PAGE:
Asian shares rose on Wednesday as firm demand at Spanish debt sales and positive U.S. corporate earnings boosted investor confidence in riskier assets.
European shares were heading for a firmer start with financial spreadbetters predicting that major European markets <.FTSE> <.FCHI> <.GDAXI> would open up to 0.2 percent. U.S. stock futures were also up 0.2 percent. <.EU> <.L> <.N>
MSCI's broadest index of Asia Pacific shares outside Japan <.MIAPJ0000PUS> climbed 1.2 percent, led by Australian shares <.AXJO> which charged to a two-week high, following a rally in European and U.S. equities the previous day that saw Wall Street stocks scoring their biggest gain in a month.
Japan's Nikkei average <.N225> jumped 2 percent. <.T>
There is a sense of relief after markets cleared one hurdle, with Spanish yields falling after successful short-term debt sales, said Hirokazu Yuihama, a senior strategist at Daiwa Securities in Tokyo.
Markets are undergoing a consolidation phase after a strong rally earlier in the year, and if Spain's bond auctions on Thursday pass without a problem, investors will likely become more committed to risk-taking, he said.
A rally in equities spilled over to Asian credit markets, with the spread on the iTraxx Asia ex-Japan investment-grade index tightening by 6 basis points.
Spain sold a more-than-planned 3.2 billion euros of 12- and 18-month bills on Tuesday due to good demand from domestic banks, easing some concerns about the country's refinancing ability.
Yields on 10-year Spanish government bonds fell back below the 6 percent level reached on Monday, when worries over the banking system, deficit and recession flared up. Spain faces a far more significant challenge on Thursday, with an auction of two- and 10-year bonds.
From Spain's debt sale to U.S. corporate earnings, all signs may have been positive but it's too early to get carried away, said Kim Byung-yeon, an analyst at Woori Investment & Securities. Though U.S. earnings all matched or exceeded expectations, the forecasts were very low to begin with.
The euro erased earlier gains to hold steady around $1.3120, but recovering from a two-month low near $1.2994 hit on Monday and returning to the middle its recent trading range.
As the dollar firmed against a basket of major currencies <.DXY>, riskier currencies such as the Australian dollar also pared earlier gains. The Aussie stood near $1.04.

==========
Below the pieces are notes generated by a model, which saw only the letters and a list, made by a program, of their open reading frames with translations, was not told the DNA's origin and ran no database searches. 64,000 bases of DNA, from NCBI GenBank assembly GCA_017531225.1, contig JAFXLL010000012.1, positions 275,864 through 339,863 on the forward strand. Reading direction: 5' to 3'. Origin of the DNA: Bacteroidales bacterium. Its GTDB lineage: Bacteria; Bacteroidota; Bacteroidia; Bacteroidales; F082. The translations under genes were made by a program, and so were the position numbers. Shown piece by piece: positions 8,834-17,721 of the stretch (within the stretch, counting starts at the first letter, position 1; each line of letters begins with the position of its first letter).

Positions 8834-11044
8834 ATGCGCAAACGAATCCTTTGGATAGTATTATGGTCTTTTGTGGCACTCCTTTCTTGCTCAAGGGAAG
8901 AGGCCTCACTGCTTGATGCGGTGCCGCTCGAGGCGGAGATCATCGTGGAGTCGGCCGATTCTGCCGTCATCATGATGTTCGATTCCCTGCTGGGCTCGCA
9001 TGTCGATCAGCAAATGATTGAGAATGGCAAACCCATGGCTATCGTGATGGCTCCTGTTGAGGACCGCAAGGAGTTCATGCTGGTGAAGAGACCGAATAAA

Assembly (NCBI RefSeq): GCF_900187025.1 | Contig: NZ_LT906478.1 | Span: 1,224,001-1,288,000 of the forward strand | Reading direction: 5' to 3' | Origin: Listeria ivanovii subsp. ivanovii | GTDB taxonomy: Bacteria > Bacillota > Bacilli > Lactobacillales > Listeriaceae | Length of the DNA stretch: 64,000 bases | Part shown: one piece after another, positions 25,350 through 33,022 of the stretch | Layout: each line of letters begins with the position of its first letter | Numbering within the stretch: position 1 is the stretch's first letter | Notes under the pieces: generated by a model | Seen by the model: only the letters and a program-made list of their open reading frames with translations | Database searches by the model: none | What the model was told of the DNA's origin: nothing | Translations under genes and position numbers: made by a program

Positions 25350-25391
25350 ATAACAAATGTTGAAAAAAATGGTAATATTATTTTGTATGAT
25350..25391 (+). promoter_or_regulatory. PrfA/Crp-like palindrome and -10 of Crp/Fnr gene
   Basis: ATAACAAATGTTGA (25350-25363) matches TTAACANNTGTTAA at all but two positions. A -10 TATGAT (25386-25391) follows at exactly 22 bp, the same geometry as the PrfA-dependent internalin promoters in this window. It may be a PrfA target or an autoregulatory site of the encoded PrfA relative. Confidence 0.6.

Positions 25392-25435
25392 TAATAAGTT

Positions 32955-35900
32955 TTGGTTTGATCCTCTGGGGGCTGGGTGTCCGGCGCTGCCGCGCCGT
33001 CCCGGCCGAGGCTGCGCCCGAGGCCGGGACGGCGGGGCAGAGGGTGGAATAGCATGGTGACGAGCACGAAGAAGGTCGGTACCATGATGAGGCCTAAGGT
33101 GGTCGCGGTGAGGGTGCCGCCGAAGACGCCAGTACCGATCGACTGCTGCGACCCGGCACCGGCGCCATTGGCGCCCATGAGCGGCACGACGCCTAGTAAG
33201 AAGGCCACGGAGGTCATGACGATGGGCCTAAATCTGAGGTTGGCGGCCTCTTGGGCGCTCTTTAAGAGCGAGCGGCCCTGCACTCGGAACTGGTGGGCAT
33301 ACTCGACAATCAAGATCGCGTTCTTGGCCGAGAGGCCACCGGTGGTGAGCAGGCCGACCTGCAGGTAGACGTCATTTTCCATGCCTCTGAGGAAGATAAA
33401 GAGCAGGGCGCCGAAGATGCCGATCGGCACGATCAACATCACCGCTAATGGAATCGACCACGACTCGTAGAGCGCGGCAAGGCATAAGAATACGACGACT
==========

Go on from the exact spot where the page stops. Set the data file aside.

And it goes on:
IMF CAUTIOUSLY OPTIMISTIC
A German ZEW sentiment survey rising unexpectedly in April to its highest level since June 2010 helped turn around the bearish mood, while the International Monetary Fund also offered a cautiously optimistic view on global growth on Tuesday, as the U.S. recovery gains traction and dangers from Europe recede.
But it noted risks remained high and the situation was very fragile.
Europe is seeking to bolster its fragile safety net as highly indebted euro zone nations struggle to implement fiscal austerity measures, with differences developing over the allocation of funds from the euro zone's rescue fund.
The Sueddeutsche Zeitung daily said on Wednesday several euro zone countries and some officials of the European Central Bank wanted to allow the euro zone's rescue fund lend directly to troubled banks without going through the government of the country concerned. But the main donor nations, notably Germany, is adamantly opposed to any measures they regard as loosening governments' grip on structural reforms.
The IMF appeared to be inching toward a deal on increasing its financial firepower on Tuesday, with Japan, Sweden and Denmark committing a total of $77 billion to help contain the euro zone's debt crisis.
Global finance ministers meeting in Washington later this week could agree on the amount of the funds needed, leaving details to be fleshed out at a leaders' summit in June.
Commodities were capped, with U.S. crude futures ekeing out a 0.2 percent gain at $104.38 a barrel while Brent crude eased 0.1 percent to $118.68. Copper extended gains to add 0.2 percent to $8,090 a tonne.
Commodities are pressured by delayed profit taking which didn't occur last month, but expectations for global monetary easing to underpin growth are keeping support firm, said Naohiro Niimura, a partner at research and consulting firm Market Risk Advisory Co.
(Additional reporting by Joonhee Yu in Seoul; Editing by Alex Richardson)